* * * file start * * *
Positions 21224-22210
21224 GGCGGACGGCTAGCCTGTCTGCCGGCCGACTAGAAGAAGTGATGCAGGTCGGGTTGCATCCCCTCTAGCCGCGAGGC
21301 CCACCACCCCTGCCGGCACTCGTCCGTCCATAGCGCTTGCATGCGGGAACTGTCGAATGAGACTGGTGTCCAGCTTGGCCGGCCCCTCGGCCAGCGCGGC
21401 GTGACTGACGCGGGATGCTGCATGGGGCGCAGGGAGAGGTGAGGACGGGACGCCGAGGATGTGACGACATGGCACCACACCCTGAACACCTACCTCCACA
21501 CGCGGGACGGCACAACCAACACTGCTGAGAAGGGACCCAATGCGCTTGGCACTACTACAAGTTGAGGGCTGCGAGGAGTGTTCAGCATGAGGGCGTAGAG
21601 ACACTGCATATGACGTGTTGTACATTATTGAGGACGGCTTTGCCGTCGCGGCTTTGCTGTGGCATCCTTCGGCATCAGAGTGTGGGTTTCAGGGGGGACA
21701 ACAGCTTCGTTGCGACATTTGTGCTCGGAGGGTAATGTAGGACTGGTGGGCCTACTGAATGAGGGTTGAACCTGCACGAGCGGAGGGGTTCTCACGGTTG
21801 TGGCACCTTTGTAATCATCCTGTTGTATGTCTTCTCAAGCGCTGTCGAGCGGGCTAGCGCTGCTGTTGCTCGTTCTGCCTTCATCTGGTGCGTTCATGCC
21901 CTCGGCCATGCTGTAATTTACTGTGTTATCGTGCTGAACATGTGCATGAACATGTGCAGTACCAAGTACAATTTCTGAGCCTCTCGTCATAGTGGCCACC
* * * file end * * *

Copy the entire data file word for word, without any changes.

Positions 21224-22210
21224 GGCGGACGGCTAGCCTGTCTGCCGGCCGACTAGAAGAAGTGATGCAGGTCGGGTTGCATCCCCTCTAGCCGCGAGGC
21301 CCACCACCCCTGCCGGCACTCGTCCGTCCATAGCGCTTGCATGCGGGAACTGTCGAATGAGACTGGTGTCCAGCTTGGCCGGCCCCTCGGCCAGCGCGGC
21401 GTGACTGACGCGGGATGCTGCATGGGGCGCAGGGAGAGGTGAGGACGGGACGCCGAGGATGTGACGACATGGCACCACACCCTGAACACCTACCTCCACA
21501 CGCGGGACGGCACAACCAACACTGCTGAGAAGGGACCCAATGCGCTTGGCACTACTACAAGTTGAGGGCTGCGAGGAGTGTTCAGCATGAGGGCGTAGAG
21601 ACACTGCATATGACGTGTTGTACATTATTGAGGACGGCTTTGCCGTCGCGGCTTTGCTGTGGCATCCTTCGGCATCAGAGTGTGGGTTTCAGGGGGGACA
21701 ACAGCTTCGTTGCGACATTTGTGCTCGGAGGGTAATGTAGGACTGGTGGGCCTACTGAATGAGGGTTGAACCTGCACGAGCGGAGGGGTTCTCACGGTTG
21801 TGGCACCTTTGTAATCATCCTGTTGTATGTCTTCTCAAGCGCTGTCGAGCGGGCTAGCGCTGCTGTTGCTCGTTCTGCCTTCATCTGGTGCGTTCATGCC
21901 CTCGGCCATGCTGTAATTTACTGTGTTATCGTGCTGAACATGTGCATGAACATGTGCAGTACCAAGTACAATTTCTGAGCCTCTCGTCATAGTGGCCACC